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“Black Rootedness” poets prepare for performances of anthology

If you read Black Rootedness or are interested in how poetry can be a bridge, then you’re in luck because Karla Brundage has taken the book on the road.

Karla Brundage is a poet, activist, and educator based in Oakland who has been creating anthologies for nearly two decades. “Since Hurricane Katrina, really” Brundage shares as we meet on Zoom one cold, January morning. 

She’s also the lead editor of Black Rootedness: 54 Poets from Africa to America (Elyssar Press 2022). We’re grateful for her time to share exciting updates with us, especially regarding two upcoming performances of the book – and the power of bringing poets together, united by a theme.

“I think of these anthologies as histories based in activism. The first anthology, Words Upon the Water, was a poetic response to the hurricane–the devastation, the impact, the emerging aftermath… everything.”

–Karla Brundage

After that anthology, Brundage saw the power of creating anthologies and “bringing together voices united around some kind of theme. I’ve kind of been hooked since,” she says. When the time came to find a publisher for Black Rootedness, Brundage was concerned about finding a publisher.

“I submitted to Elyssar Press with my fingers crossed, but also aware that few publishing houses will even consider anthologies for their press. Elyssar Press had published a multi-author anthology before, which gave me hope.”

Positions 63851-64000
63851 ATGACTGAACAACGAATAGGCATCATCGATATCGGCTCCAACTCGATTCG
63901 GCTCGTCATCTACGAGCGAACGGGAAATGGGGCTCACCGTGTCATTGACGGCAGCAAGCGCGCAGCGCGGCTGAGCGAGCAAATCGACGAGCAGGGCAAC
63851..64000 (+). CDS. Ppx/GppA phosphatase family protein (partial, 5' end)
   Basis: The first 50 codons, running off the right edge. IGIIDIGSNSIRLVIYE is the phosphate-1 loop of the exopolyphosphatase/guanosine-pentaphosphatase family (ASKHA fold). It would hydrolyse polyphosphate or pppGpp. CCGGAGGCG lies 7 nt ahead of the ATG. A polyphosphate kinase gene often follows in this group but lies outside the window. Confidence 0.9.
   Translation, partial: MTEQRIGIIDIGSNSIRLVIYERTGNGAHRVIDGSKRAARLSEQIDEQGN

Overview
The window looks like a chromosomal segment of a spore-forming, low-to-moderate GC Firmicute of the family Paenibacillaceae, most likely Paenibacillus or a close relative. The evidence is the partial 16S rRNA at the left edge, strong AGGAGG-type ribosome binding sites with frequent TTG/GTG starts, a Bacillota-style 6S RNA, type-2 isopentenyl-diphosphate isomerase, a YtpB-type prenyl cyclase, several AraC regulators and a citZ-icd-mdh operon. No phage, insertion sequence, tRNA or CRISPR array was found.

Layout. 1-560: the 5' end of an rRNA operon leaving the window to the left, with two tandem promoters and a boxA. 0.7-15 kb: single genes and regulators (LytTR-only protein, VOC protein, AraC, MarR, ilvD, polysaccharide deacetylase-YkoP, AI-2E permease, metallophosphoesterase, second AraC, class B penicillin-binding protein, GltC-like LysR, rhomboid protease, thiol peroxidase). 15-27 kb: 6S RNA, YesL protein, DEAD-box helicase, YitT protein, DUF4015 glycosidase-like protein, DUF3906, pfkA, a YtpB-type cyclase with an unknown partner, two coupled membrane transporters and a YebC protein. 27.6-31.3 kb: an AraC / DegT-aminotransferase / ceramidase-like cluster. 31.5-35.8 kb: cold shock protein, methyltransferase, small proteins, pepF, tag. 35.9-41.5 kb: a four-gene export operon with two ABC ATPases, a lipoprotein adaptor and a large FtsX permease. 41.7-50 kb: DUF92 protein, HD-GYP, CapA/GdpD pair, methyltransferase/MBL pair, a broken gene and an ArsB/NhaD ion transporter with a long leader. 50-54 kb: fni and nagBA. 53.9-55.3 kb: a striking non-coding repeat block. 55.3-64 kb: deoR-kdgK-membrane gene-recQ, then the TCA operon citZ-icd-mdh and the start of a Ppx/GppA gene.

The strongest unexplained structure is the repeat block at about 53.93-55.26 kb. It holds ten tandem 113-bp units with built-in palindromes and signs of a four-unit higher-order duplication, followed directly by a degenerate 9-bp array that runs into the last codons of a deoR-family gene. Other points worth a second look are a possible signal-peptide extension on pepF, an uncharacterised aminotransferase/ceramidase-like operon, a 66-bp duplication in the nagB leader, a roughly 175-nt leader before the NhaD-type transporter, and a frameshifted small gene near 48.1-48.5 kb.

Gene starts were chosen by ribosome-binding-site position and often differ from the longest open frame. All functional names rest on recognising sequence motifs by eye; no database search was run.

Black Rootedness: 54 Poets from Africa to America is a complex anthology that has inspired multiple performances.

It can be difficult for anthologies to get published

One problem many editors of anthologies face is finding a publisher. Part of this is a marketing and demand problem: multi-author anthologies do not sell as well as novels, for example. 

Additionally, many anthologies emerge as collections by a publishing house itself, featuring solely authors published by that same house. A House Called Tomorrow: Fifty Years of Poetry by Copper Canyon Press is a beautiful example of this type of anthology.

Luckily for Brundage, the team behind Elyssar Press was onboard with her anthology right away. This anthology hit home instantly,” Founder of Elyssar Press, Katia Aoun Hage, shares. “As someone born in Cameroon and living in the US, I was immediately drawn to the conversation between the poets. The stark differences of perspectives about life, family, work, and society was such a refreshing way to open my understanding.”

“Poetry can be an equalizer for cross-cultural exchanges” reflects Brundage

The model for an anthology like Black Rootedness already existed. Ever busy with multiple creative projects at once, Brundage had been leading cross-cultural poetry exchanges for years through the nonprofit West Oakland to West Africa–WO2WA, for short.

WO2WA connects members of the African diaspora with each other and seeks to sustain those connections–often through artistic mediums and travel. 

“Notes to Gogo” by Ifeanyichukwu Onwughalu on page 209 of Black Rootedness facing part of Kevin Dublin’s poem “The Colors of Her New Life” on page 208.